- Harrison, Edward Sanford (1905) Nome and Seward Peninsula History, description, biographies, and stories. Metropolitan Press, Seattle, souvenir edition. p374.
- Healy, Michael A.; John C. Cantwell; Samuel B. McLenegan; Herbert W. Yemans (1889). Report of the cruise of the revenue marine steamer Corwin in the Arctic Ocean in the year 1884. Govt. print. off., Washington.
- Healy, M. A. (1887). Report of the cruise of the revenue marine steamer Corwin in the Arctic Ocean, 1885. Govt. print. off., Washington.
- Healy, R.J. (1915). "Letter to S.I. Kimball, Gen Supt U.S Lifesaving Service". Annual report of the United States Coast Guard. Washington: Government Printing Office. p. 263.
- Hooper, Calvin Leighton (1881). Report of the cruise of the U.S. revenue-steamer Corwin in the Arctic ocean. Govt. print. off., Washington.
- Hooper, Calvin L. (1884). Report of the cruise of the U.S. revenue steamer Thomas Corwin, in the Arctic Ocean, 1881. Govt. print. off., Washington.
- Keeler, Nicholas Edward (1906) A Trip to Alaska and the Klondike in the Summer of 1905 Ebbert & Richardson Co., Cincinnati.
- Kimball, Frank Willard (1912) "Alaska's mail service"The Overland Monthly 59 (4) April 12 pp 293–297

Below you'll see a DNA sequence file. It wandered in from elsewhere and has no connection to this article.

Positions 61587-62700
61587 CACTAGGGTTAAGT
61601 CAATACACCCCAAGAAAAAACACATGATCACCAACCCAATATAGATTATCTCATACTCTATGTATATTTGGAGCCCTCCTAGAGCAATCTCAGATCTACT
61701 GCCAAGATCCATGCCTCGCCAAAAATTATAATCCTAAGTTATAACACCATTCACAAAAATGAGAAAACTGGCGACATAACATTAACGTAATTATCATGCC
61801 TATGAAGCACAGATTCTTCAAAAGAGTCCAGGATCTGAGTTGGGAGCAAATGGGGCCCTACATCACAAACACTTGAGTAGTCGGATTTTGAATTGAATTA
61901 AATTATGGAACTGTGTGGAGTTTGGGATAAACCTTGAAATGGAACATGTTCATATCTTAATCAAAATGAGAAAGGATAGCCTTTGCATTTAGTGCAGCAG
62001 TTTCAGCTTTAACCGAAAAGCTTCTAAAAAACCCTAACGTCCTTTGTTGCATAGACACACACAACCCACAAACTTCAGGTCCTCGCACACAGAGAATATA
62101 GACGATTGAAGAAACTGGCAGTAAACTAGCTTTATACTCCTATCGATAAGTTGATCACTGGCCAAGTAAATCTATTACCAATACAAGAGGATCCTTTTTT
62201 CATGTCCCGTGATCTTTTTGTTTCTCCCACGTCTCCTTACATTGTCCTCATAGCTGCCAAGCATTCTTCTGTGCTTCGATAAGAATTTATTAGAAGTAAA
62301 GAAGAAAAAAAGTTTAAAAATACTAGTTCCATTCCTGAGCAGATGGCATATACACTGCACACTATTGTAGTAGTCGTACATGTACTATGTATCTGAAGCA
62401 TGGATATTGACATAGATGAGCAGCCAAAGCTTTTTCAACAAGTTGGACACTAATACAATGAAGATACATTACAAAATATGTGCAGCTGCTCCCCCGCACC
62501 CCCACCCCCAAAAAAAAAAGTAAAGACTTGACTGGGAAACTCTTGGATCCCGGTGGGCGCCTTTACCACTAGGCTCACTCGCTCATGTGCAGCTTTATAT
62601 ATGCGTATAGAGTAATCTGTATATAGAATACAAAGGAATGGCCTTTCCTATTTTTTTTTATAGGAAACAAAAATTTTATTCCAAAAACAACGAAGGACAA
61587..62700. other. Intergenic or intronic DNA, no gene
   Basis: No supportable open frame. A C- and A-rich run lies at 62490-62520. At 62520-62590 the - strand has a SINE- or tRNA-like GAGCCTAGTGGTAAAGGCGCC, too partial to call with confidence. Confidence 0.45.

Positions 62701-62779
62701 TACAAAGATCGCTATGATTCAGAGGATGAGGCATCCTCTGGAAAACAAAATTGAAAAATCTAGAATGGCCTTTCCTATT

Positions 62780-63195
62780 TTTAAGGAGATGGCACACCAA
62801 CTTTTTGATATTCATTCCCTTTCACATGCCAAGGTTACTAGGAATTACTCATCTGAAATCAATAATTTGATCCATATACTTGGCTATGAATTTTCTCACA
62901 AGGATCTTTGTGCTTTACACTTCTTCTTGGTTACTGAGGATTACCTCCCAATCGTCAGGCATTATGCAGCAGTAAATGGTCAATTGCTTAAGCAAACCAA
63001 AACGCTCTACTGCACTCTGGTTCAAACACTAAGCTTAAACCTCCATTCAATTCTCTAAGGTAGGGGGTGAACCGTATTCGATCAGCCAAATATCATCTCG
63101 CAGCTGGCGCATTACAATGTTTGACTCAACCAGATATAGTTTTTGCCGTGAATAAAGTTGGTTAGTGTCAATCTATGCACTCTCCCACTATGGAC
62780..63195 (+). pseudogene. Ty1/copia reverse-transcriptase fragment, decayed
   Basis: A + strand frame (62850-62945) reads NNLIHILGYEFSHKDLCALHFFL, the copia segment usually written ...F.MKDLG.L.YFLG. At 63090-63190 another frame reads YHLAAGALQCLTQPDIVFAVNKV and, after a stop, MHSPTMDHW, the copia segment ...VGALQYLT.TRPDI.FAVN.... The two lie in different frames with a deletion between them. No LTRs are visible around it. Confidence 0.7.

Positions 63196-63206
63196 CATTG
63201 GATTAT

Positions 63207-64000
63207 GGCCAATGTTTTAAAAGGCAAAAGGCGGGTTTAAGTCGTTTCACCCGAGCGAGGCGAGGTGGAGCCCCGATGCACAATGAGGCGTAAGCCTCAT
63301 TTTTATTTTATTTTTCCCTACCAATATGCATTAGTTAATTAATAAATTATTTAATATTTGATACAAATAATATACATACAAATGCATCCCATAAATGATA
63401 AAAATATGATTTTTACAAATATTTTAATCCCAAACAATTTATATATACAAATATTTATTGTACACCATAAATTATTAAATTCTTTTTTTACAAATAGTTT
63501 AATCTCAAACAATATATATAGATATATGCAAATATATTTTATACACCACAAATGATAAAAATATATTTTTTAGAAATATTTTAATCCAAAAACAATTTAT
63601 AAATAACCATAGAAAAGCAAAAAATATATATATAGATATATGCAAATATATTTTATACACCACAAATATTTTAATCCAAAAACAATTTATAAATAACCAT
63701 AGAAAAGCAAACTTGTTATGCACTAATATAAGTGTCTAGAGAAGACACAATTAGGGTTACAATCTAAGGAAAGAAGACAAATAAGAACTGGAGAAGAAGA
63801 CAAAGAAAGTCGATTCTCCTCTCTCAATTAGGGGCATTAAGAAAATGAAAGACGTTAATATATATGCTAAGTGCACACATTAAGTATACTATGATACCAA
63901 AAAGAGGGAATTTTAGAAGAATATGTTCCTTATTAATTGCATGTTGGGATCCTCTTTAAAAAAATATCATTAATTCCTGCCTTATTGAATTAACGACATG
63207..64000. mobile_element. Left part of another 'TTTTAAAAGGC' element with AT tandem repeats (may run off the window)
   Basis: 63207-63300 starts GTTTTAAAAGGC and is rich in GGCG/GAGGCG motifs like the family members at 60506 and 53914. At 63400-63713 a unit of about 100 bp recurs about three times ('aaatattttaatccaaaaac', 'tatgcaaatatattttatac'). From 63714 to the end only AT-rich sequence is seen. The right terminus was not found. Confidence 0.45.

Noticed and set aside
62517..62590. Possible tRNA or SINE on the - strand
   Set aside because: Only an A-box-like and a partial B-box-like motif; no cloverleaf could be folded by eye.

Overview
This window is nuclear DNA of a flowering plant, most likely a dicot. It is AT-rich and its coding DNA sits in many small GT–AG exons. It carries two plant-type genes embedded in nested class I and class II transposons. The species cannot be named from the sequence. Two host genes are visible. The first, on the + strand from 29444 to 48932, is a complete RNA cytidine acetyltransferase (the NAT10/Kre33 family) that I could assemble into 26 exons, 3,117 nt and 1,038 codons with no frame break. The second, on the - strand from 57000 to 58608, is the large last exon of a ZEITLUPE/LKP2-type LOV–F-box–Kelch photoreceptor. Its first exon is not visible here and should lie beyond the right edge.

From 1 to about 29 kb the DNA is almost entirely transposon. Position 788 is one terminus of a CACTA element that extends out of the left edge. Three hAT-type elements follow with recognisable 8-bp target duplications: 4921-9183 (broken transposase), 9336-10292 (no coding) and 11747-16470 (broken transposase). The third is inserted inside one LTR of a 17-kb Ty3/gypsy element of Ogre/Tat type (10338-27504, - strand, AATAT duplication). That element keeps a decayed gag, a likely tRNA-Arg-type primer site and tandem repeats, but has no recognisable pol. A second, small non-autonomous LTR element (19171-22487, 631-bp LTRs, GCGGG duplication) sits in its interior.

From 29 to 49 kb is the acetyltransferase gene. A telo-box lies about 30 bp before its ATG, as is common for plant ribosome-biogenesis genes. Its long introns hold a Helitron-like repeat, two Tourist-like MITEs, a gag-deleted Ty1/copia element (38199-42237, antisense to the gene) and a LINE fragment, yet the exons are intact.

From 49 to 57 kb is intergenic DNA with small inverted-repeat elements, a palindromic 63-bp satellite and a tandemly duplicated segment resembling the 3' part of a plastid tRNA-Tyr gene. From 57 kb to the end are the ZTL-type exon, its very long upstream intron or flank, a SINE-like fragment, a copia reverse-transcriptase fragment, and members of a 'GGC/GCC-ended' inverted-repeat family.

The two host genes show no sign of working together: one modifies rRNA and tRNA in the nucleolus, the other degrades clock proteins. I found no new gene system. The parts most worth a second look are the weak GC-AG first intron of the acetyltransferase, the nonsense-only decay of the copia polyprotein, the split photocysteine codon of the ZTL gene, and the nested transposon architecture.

- King, Irving H. (1996). The Coast Guard expands, 1865–1915: new roles, new frontiers. Naval Institute Press.
- Kingsbury, A.G. (1900) "Seattle and the Nome rush" National Magazine 12 (3) June pp 162–167
- Lewis, Anderson, Foard & Co. vs Kotzebue Trading & Transportation Co. (Lindeberg, Garnishee), 236 US 2898 (District Court, W.D. Washington, N.D. September 8, 1916).
- Lomen Bros (1910) U.S. Revenue Cutter CORWIN in the ice, n.d. (Cataloger's title) This photograph can be dated to June 1910 by the presence of the gasoline schooner Helen Johnston in the background.
- Morning Leader (Port Townsend) November 29, 1902, page three. "Steamer Corwin down from Nome"
- Morning Leader (Port Townsend) November 1, 1903, page one. "Former revenue cutter Corwin icebound"
- Muir, John, and William Frederic Badè (1917). The Cruise of the Corwin: Journal of the Arctic Expedition of 1881 in Search of De Long and the Jeannette. Houghton Mifflin Co.CS1 maint: multiple names: authors list (link)
- National Geographic 15 (12) December, 1904 p 500. "Geographic notes"
- Natural Resources Canada. Canadian geographical names. Geographical names search service query Corwin.
- Naval Historical Center. Shelling of the Alaskan native American village of Angoon, October, 1882 Original reports from M.A. Healy, E.C. Merriman, W.G. Morris, and supporting documents, in PDF form.
- New York Times January 22, 1877 page 2. A REVENUE CUTTER SEIZED
- New York Times Nov 7, 1881 page 2. "A summer in polar seas. Captain Hooper's report..."